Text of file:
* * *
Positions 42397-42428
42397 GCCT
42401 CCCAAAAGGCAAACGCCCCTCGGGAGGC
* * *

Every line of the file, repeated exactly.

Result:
Positions 42397-42428
42397 GCCT
42401 CCCAAAAGGCAAACGCCCCTCGGGAGGC